castle model part

Castle model (part.1)

When I was about 14-15 years old, I’ve had an idea how to make castle model for German lesson because at that time we were learning about the Middle Ages and castles.
I tried to make everything from cheaper materials or what I had in hands.I’ve planned project relief height to be 60 mm (2,4 in) and a diameter – 500 mm (19,7 in). The surface was made by using the sea foam and cardboard boxes from which the bottom was covered with 10 mm (0,4 in) thick sheets of sea foam too. Sheets were cut one by one in layers in such forms that different heights in natural terrain maps are shown.
That surface needed to be smoother, so it’s contours were done in different angles scraps and later I scoured it with sandpaper. Prepared layers were glued to each other at the proper places.
In the pictures you can see that I’ve not only created a land relief, but the relief underwater too. Soon you’ll see how I did that.

Relief was made by using technology that my art teacher showed me while we once were making sham cannon of 19 century and I needed to create a rough surface. For the final, I wanted relief to look more rough, so I cover it with simple toilet paper using papier mache technology. Toilet paper easily absorbs glue soak and helps to easily form curved surfaces such as glass fiber composite with a brush. When the glue has dried up I made a distinction between land and underwater relief with knife. I also glued future walls as well. They were created from cardboards. Finally I painted everything.

As I promised, I’ll show you how to make a water simulation.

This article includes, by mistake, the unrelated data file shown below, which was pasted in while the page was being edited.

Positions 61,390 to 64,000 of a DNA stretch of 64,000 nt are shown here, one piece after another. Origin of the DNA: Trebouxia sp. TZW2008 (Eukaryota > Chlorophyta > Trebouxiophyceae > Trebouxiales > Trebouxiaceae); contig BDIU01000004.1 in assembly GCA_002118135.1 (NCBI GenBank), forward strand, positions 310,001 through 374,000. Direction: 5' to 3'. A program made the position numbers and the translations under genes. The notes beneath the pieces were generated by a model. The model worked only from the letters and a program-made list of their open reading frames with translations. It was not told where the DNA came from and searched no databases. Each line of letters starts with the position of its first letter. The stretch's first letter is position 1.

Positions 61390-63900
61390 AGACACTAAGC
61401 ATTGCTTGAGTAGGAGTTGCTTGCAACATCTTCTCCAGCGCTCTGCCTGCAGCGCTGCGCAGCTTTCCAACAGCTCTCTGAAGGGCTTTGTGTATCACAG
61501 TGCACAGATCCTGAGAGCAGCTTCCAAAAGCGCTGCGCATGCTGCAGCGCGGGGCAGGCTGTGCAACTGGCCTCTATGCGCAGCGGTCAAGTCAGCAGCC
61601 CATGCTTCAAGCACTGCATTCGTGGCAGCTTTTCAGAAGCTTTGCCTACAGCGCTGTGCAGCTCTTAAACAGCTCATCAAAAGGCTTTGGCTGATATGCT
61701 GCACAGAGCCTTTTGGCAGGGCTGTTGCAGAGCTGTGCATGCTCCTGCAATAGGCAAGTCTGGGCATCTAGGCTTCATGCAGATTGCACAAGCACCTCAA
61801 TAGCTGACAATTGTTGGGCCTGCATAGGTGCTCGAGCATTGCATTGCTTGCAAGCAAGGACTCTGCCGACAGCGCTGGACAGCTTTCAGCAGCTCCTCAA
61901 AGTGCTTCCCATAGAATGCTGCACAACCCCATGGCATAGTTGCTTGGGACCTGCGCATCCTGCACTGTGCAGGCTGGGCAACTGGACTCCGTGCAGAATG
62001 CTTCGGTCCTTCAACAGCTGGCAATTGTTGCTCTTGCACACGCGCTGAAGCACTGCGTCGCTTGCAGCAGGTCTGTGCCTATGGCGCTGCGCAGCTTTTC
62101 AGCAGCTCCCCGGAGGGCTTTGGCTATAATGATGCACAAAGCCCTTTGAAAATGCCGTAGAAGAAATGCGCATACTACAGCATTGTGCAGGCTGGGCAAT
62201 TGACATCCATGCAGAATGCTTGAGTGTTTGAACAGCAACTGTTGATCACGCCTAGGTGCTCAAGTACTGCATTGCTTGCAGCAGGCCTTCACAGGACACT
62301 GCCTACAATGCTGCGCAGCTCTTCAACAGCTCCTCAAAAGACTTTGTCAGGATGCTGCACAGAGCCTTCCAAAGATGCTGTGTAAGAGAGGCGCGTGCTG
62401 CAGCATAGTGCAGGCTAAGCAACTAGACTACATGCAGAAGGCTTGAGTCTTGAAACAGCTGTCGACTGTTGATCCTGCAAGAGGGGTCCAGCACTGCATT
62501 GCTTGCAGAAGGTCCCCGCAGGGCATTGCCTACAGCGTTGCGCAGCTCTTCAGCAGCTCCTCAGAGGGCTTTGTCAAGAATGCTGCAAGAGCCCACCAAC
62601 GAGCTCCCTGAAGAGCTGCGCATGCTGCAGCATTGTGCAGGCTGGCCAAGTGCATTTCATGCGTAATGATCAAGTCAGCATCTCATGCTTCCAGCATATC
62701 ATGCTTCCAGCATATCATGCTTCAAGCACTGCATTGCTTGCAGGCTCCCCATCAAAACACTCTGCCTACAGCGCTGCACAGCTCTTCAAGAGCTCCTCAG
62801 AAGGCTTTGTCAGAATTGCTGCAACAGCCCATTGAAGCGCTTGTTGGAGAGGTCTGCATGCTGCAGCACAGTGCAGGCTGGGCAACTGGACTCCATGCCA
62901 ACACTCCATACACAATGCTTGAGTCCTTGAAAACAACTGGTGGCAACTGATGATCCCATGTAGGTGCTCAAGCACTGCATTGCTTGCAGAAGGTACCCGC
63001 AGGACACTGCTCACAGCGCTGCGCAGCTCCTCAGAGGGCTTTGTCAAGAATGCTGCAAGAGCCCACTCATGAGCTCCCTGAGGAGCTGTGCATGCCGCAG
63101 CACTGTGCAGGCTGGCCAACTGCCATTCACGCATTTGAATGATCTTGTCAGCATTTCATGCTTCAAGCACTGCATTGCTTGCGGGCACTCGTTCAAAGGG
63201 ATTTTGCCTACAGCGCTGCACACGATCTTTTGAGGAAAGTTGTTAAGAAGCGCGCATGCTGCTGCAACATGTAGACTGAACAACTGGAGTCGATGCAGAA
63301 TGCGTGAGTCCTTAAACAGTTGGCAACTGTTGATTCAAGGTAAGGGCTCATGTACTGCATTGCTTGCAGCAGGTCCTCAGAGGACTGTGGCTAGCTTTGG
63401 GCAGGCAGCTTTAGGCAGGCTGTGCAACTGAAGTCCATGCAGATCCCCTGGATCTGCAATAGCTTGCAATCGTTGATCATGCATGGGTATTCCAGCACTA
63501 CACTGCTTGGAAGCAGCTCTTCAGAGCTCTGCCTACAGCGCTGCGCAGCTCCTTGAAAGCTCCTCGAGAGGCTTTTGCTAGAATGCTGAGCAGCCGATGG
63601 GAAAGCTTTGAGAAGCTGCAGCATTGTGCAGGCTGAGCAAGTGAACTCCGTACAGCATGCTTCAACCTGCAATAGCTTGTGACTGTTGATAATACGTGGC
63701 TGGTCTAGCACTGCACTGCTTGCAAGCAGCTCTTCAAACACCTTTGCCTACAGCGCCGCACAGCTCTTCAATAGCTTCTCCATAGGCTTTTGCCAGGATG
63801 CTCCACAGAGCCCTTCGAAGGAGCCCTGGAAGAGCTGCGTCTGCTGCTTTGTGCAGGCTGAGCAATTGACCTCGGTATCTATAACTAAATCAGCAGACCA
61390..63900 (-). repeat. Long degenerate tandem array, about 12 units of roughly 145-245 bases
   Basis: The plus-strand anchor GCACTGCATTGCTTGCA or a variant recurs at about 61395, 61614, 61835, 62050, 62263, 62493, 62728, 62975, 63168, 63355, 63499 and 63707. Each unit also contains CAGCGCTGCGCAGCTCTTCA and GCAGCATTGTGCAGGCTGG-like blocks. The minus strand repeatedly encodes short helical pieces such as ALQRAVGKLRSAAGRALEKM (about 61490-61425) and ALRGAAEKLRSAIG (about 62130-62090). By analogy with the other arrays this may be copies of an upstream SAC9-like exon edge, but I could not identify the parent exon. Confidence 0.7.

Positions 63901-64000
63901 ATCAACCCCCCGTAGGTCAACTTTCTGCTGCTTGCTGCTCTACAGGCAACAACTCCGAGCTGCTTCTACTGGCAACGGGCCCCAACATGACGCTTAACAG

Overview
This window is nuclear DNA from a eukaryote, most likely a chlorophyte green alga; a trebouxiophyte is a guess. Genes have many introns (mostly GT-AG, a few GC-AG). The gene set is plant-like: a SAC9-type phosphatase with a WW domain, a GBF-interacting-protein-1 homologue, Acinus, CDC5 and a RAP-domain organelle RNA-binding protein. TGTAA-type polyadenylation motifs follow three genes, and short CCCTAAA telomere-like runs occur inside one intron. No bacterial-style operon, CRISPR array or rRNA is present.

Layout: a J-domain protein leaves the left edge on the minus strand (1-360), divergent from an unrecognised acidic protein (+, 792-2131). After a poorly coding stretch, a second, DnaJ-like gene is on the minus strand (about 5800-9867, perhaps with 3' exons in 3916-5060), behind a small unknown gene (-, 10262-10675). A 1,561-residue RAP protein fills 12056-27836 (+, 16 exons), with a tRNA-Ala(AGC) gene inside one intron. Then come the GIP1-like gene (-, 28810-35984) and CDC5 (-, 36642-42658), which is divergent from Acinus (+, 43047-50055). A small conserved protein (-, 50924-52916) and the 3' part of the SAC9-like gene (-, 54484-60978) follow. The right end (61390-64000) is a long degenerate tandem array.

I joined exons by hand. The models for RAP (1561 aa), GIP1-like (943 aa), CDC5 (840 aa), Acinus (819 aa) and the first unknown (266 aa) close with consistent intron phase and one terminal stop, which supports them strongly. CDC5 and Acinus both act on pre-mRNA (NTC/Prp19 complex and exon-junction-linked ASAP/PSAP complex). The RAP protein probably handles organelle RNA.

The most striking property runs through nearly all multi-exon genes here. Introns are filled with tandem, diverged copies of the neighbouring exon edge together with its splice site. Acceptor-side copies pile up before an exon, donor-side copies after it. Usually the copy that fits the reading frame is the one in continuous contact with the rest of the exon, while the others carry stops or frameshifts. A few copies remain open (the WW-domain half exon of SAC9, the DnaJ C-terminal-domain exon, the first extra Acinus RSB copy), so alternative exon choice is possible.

Once upon a time in the history museum I saw the layout of the castle with a huge lake and it’s surroundings. The water of it was presented with help of simple glass and on it’s surface was shown land patches. However, I decided to make part of the buildings visible underwater too, as shown in pictures.

I have bought the thinnest what I found – 2 mm (0,08 in) thick polycarbonate glass sheet 500×500 mm (19,7×19,7 in). Of course, it would be better to work with quartz glass, but I found it hard to cut it and I wasn’t so good with glass-knife at that moment.
Polycarbonate was like wood, soft enough and unbreakable from minor impacts. It is flexible and has good adhesion gluing with hot glue. I was able to cut sheet with small saw blade which unfortunately has broken from the friction of collateral and polycarbonate melts. Then I’ve circled cutouts with a corner sander on a mounted disk in order to cut metal. So cutting polycarbonate was the bigger challenge for me.
Of course, the terrain was depicted like a moat around the castle and was filled with water from a larger construction body of water which does not fit into a 500 mm (19,7 in) diameter area. Therefore one side is open in order to determine a brick building from the side. On the side there is an ordinary PET plastic bent sheet, which is cut from a plastic bottle and glued with super glue. Finally, all the pieces are glued on top of each other and glued on the glass land surface, exactly where the structures coincide with underwater structures.

Here you can already see how the terrain looks. It is with glass sides of the visible sea foam hid sticking cardboard sheet and is painted in green (in the left picture).
Trees are made in very simple way. They’re cut from the trunks of wooden toothpicks and varnished with little darker green shade. Tree leaves are made from creased toilet paper, rolled into a ball shape, glued to sticks and painted. Toothpick pointy ends are perfectly suited for this job.

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